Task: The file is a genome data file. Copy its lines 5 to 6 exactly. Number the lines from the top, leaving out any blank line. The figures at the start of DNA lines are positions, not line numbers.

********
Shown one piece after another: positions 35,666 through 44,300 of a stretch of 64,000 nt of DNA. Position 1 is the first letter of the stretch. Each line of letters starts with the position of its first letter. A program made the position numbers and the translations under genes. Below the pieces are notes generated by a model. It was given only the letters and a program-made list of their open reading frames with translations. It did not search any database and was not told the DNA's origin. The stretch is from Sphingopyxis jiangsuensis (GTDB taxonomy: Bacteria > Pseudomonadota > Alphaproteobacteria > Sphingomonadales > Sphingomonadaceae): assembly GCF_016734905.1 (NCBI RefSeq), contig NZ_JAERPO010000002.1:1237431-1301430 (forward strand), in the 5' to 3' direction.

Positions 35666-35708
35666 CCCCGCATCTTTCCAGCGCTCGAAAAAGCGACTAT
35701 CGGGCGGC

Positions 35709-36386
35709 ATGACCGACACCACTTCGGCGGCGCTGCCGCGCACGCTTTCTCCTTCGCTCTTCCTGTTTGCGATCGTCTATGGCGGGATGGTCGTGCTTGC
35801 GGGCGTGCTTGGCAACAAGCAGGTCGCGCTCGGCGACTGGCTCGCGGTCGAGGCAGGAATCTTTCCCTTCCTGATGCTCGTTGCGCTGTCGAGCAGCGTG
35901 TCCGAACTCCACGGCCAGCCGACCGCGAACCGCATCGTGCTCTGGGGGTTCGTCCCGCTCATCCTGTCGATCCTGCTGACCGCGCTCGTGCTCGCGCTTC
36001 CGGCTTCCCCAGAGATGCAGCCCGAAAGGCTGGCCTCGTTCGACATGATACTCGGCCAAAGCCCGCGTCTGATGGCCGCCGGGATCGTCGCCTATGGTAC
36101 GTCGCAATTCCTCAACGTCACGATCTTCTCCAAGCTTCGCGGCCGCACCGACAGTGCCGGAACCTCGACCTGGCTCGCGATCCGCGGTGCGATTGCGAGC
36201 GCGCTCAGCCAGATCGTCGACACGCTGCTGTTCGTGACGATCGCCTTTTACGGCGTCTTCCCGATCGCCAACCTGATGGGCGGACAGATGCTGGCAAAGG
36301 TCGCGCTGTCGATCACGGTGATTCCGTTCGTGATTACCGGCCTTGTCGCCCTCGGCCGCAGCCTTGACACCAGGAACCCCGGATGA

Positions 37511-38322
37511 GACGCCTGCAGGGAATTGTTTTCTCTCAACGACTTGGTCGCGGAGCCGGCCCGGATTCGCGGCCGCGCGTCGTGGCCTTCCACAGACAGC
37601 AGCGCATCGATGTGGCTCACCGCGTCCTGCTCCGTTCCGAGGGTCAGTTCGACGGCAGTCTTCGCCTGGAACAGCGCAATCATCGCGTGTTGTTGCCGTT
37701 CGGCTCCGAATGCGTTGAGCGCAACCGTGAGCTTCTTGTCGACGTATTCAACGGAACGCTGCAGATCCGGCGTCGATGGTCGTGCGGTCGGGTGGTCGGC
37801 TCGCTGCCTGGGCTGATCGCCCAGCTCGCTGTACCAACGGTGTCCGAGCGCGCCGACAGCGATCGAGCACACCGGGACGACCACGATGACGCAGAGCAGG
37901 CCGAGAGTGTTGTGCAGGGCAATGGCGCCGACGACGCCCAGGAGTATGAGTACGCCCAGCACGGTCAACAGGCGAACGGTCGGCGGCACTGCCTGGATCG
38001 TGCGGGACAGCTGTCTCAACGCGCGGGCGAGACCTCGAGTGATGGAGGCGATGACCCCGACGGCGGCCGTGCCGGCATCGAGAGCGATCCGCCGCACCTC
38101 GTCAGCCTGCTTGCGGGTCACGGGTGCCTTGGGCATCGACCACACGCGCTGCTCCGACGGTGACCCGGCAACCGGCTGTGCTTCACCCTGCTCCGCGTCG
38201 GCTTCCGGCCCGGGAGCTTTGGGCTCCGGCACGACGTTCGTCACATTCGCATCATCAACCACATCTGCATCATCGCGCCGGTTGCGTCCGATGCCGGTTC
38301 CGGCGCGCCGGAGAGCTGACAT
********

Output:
Positions 35709-36386
35709 ATGACCGACACCACTTCGGCGGCGCTGCCGCGCACGCTTTCTCCTTCGCTCTTCCTGTTTGCGATCGTCTATGGCGGGATGGTCGTGCTTGC